How transmissible is H5N1 and how do we prepare?

Study shows genetic change isn't simple

Think broadly when it comes to preparedness. Even if H5N1 avian influenza never becomes a wide-spread threat to humans, you still need to plan for a pandemic, public health experts say.

While no one knows the pandemic potential of H5N1, researchers from the Centers of Disease Control and Prevention who tried to make it transmissible through a simple genetic reassortment found that it was not that easy.

Through genetic engineering, the CDC researchers created a hybrid virus of H5N1 and H3N2, which is a common influenza strain in humans. They tested the transmissibility of this new hybrid in ferrets, which are susceptible to human strains, and found that it did not transmit easily.

The genetically engineered virus also was less virulent than H5N1, researchers said.

The tests used a 1997 strain of H5N1 and mirrored the combination of two viruses that occurred in the 1957 and 1968 pandemics. The 1918 pandemic flu virus is believed to have emerged from long-term genetic changes.

"These data do not mean that H5N1 cannot convert to be transmissible from one person to another person," CDC director Julie L. Gerberding, MD, MPH, said in a press briefing. "They mean that it is probably not a simple process and more than simple genetic exchanges are necessary, and that complexity is something that we will be working on in subsequent experiments at CDC.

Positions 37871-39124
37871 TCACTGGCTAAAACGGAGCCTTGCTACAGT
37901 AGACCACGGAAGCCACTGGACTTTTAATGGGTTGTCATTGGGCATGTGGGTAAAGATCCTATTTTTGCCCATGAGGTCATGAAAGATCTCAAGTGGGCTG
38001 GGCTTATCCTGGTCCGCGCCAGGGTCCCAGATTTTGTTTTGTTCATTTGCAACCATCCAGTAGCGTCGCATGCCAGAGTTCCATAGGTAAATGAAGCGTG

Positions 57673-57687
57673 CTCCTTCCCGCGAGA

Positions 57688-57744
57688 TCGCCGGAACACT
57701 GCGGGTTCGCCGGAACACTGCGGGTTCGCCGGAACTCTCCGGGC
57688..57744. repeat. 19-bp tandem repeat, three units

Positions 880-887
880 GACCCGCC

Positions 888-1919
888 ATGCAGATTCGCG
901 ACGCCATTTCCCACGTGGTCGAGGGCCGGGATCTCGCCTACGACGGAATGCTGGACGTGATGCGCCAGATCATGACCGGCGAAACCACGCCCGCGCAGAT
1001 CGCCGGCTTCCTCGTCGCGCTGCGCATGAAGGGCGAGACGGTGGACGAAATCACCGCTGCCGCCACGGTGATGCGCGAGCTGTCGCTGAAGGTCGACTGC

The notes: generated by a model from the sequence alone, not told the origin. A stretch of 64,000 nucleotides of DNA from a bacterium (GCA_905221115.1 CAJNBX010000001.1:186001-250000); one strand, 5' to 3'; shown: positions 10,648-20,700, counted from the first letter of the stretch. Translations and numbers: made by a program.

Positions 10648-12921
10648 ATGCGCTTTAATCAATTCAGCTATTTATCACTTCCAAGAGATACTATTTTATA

"We have a lot of work to do to prepare for a pandemic, and whether or not it is an H5N1 pandemic or some other pandemic," she said. "It's absolutely essential that we continue our preparedness efforts."

Pandemic preparedness is a race against time, with no way of knowing when a pandemic might occur or what virus it will be, notes Scott D. Holmberg, MD, MPH, senior infectious disease epidemiologist with RTI International, a Research Triangle Park, NC-based research institute.

"We know that in five years, or in several years, we'll have more and better vaccines and more and better antiviral vaccines," he says. "We don't know how rapidly the virus might mutate into a more lethal or transmissible form."

Meanwhile, the planning can encompass other novel viruses or infectious disease threats. "You should take advantage of the funding to think a little bit outside the box and how you can use that funding to take care of other health care problems," says Deborah Levy, PhD, MPH, senior adviser for health care preparedness at the CDC.